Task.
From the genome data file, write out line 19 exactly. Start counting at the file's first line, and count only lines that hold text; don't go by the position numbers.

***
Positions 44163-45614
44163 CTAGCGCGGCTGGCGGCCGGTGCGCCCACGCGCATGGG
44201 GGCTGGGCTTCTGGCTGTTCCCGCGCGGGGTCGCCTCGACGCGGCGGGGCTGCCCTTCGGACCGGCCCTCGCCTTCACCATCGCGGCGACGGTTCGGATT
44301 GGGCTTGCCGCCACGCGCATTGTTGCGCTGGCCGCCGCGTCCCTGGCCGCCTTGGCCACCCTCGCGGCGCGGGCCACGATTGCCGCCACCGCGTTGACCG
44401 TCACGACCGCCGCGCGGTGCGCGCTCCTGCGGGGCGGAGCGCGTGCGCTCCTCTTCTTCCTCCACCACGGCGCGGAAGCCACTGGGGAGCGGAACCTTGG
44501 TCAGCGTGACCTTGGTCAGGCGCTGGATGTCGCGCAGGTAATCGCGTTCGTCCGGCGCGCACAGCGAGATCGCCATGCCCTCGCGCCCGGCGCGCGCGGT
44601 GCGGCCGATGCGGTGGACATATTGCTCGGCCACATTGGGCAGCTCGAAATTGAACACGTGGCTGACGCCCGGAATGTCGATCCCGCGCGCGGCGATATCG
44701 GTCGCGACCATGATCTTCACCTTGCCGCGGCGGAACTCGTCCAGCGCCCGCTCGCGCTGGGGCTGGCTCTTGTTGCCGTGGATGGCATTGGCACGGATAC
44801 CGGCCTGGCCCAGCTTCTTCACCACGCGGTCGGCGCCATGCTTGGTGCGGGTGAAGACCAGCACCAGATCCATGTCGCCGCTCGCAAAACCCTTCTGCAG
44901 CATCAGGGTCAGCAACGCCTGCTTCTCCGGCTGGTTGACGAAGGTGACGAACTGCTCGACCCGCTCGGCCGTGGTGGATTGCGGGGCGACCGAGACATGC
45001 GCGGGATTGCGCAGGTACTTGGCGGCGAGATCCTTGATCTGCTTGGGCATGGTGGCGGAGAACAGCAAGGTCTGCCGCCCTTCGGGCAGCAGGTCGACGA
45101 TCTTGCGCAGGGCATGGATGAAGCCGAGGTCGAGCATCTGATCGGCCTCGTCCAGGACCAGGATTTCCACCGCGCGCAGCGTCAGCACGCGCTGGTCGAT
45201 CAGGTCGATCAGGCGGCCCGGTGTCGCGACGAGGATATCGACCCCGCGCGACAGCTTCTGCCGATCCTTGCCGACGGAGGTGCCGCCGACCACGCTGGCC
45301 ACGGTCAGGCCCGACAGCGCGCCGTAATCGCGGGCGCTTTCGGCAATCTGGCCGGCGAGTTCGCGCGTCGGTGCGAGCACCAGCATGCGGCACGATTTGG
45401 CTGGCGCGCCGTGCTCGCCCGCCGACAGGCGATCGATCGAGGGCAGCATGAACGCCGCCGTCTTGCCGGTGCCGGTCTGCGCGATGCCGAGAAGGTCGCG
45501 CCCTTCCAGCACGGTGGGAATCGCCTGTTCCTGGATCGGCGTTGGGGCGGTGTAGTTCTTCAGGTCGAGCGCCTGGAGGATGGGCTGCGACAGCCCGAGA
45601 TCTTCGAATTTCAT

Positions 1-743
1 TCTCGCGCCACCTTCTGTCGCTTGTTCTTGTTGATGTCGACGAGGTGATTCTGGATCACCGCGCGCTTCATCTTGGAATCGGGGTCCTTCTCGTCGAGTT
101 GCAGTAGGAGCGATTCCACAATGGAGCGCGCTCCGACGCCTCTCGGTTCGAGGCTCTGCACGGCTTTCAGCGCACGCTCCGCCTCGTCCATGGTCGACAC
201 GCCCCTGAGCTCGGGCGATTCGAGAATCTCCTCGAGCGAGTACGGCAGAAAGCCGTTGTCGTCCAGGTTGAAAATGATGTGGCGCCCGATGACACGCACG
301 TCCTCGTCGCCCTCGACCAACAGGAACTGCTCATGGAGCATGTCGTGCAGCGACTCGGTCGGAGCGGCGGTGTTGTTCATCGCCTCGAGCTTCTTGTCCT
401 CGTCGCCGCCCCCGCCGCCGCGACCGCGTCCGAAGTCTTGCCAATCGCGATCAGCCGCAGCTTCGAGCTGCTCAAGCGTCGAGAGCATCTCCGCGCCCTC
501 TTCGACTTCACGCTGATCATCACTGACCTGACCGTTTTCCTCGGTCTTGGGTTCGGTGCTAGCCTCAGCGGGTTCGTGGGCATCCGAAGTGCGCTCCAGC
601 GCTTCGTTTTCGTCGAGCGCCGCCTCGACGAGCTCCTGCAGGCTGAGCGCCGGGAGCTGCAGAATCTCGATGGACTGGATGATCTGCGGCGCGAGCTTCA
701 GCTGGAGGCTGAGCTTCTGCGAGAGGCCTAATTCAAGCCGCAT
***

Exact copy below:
1 TCTCGCGCCACCTTCTGTCGCTTGTTCTTGTTGATGTCGACGAGGTGATTCTGGATCACCGCGCGCTTCATCTTGGAATCGGGGTCCTTCTCGTCGAGTT